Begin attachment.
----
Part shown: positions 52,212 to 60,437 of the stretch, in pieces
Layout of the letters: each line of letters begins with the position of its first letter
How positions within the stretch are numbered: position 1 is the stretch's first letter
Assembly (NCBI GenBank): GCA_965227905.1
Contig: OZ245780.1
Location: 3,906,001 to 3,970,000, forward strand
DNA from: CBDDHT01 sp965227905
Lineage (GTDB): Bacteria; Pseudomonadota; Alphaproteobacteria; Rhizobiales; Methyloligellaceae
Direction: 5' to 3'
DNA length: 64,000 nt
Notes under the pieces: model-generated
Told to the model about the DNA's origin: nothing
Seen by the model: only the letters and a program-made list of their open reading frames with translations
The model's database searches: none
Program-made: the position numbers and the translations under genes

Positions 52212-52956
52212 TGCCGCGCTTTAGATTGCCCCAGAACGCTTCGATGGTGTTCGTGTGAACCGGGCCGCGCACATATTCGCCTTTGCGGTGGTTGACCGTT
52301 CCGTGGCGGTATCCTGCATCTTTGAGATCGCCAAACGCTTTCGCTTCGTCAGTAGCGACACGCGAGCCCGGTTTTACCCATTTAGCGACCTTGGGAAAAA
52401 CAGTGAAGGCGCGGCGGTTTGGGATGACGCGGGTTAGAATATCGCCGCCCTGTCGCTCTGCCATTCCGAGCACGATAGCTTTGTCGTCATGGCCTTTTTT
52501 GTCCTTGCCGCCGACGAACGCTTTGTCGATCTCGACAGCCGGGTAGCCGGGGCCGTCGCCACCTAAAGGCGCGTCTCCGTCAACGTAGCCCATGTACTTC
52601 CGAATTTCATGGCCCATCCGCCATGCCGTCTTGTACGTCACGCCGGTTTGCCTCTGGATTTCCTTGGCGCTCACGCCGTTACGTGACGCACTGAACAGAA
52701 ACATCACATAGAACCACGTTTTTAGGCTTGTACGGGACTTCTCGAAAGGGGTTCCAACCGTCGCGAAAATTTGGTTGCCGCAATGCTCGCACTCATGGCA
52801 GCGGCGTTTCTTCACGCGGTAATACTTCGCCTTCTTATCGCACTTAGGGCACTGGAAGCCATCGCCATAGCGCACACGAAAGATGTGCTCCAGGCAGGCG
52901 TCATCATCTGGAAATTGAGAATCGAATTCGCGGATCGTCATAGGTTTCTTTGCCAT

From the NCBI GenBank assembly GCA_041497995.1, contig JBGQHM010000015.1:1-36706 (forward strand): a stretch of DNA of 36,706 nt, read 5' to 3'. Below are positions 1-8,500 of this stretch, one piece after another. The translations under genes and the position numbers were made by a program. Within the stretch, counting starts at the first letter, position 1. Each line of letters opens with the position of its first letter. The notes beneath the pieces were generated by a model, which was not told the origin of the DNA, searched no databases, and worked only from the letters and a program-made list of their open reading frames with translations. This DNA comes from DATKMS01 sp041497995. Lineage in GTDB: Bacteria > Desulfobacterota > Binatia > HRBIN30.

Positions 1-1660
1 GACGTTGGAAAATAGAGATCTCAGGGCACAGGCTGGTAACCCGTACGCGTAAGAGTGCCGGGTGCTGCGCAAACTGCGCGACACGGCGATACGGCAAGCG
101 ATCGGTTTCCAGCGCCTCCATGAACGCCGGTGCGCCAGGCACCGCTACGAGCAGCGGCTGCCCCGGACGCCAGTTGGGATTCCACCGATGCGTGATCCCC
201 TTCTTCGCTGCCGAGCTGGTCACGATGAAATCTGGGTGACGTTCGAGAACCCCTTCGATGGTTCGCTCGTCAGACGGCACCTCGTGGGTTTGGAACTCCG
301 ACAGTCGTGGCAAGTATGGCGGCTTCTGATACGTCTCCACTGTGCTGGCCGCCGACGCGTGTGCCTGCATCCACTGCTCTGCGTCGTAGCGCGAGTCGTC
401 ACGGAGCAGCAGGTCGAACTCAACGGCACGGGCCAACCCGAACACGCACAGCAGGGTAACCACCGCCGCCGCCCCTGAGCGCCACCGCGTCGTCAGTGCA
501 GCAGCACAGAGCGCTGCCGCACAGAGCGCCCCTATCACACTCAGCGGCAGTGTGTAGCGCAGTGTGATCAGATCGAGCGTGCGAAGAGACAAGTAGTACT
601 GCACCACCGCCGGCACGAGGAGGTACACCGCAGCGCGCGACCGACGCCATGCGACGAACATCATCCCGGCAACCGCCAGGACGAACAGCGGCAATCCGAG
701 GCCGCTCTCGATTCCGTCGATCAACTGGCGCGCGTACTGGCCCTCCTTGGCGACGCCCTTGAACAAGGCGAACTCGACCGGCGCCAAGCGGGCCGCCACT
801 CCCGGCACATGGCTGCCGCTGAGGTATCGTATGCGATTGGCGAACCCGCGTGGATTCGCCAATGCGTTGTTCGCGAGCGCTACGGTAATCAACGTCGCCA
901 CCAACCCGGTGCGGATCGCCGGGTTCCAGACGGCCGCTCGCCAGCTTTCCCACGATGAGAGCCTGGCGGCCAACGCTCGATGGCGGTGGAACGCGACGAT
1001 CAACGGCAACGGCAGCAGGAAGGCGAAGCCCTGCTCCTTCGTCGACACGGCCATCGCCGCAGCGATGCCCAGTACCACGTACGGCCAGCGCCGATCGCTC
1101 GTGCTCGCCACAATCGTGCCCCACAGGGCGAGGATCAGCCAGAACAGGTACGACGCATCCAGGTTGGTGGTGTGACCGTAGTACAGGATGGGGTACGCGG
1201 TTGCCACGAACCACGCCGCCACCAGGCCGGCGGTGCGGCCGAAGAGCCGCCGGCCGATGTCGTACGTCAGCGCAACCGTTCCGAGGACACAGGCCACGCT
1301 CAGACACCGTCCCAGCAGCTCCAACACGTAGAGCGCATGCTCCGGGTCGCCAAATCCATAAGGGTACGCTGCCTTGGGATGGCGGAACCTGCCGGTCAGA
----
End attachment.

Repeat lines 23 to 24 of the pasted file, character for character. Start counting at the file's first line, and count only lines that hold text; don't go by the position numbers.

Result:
52801 GCGGCGTTTCTTCACGCGGTAATACTTCGCCTTCTTATCGCACTTAGGGCACTGGAAGCCATCGCCATAGCGCACACGAAAGATGTGCTCCAGGCAGGCG
52901 TCATCATCTGGAAATTGAGAATCGAATTCGCGGATCGTCATAGGTTTCTTTGCCAT